The playbill for John Leguizamo’s latest, Latin History for Morons, includes a dedication that doubles as its inspiration. “To all the immigrants who made this country,” it reads, “and its original people whose spirit still run our lives unbeknownst to us.” Leguizamo’s newest solo show is an urgent call to re-learn our history, while embracing the messiness of the term “Latin.” The Ghetto Klown star, who was born in Colombia and raised in New York City, has long been a vocal critic of the erasure of Latino contributions to the making of the United States. “Without a past to glorify and uplift you, how do you propel yourself into an unknown, tenuous future?,” he recently asked in an October 2016 Op-Ed penned for the New York Times.
Talking to Remezcla, Leguizamo explained that his show is a way to fight back the anti-immigrant rhetoric we’re seeing on the news. By unearthing the history of the many Latino military heroes who have served in the United States army, and placing these contributions alongside breakthroughs that we owe to the Aztecs, the Mayans, and the Taínos, Leguizamo also hoped to remind audiences of the connection Latinos today have with those native tribes that once populated the Americas. With plenty of wigs and props, Leguizamo zips through thousands of years of Latino history to fill in the gaps of what he sees today in American textbooks. By the end of the show, he hopes his audiences will leave emboldened by his raucously funny and politically urgent lecture.
“I’m being empowered by our history. There’s no way I could feel like a second-class citizen ever again. Knowing now that we have fought in every single war this country’s ever had and that we’re the most decorated minority and ethnic group in each war—you can’t take that away from me ever again.” Those type of statistics and historical factoids are littered throughout Latin History for Morons.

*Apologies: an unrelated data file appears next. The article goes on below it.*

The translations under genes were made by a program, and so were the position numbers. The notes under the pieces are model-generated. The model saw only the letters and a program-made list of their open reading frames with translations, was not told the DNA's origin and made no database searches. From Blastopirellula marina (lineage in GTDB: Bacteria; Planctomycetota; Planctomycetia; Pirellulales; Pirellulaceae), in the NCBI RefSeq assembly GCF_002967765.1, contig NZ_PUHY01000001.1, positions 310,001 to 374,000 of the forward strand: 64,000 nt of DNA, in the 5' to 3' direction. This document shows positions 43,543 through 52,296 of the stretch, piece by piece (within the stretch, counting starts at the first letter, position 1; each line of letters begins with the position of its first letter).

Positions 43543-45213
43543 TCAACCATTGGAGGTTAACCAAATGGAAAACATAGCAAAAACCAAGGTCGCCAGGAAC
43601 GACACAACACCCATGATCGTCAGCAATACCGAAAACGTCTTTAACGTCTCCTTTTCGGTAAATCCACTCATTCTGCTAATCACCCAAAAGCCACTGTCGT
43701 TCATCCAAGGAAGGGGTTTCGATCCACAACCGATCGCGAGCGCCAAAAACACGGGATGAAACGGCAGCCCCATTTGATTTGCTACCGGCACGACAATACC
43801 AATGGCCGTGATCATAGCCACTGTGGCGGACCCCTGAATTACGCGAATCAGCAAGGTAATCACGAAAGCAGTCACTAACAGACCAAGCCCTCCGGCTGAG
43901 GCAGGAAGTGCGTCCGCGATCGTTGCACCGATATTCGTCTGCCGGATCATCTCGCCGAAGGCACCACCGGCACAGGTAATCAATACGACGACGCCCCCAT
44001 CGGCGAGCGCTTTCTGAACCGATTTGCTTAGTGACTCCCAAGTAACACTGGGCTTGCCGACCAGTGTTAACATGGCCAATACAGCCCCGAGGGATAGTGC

Of course, when you have Leguizamo as your teacher, you know that despite the blackboard and his tweed jacket you’re in for a looser type of lecture. More surprising is the personal history that first sparked Leguizamo’s idea for this show. After learning his son had to create a school presentation on the subject of heroes, Leguizamo took it upon himself to find a slew of Latino military heroes that his son and his schoolmates could look up to – including the schoolmate bullying his son. In the process, Leguizamo had to contend with the fact that Latino history was harder to find in your average textbook – why were Latino military icons so much harder to unearth? Why didn’t he ever learn about them in school, he wondered.
After workshopping Latin History for Morons at La Jolla Playhouse and premiering it at Berkeley Rep, Leguizamo has now brought the show to the Public Theater. “My pieces are always growing. Until the very last day when they pull me off the stage. Everything is evolving constantly. It’s a living piece of art.” He’s still intent, for example, on finding a way to include Eduardo Galeano’s book Open Veins of Latin America: Five Centuries of the Pillage of a Continent into the show.
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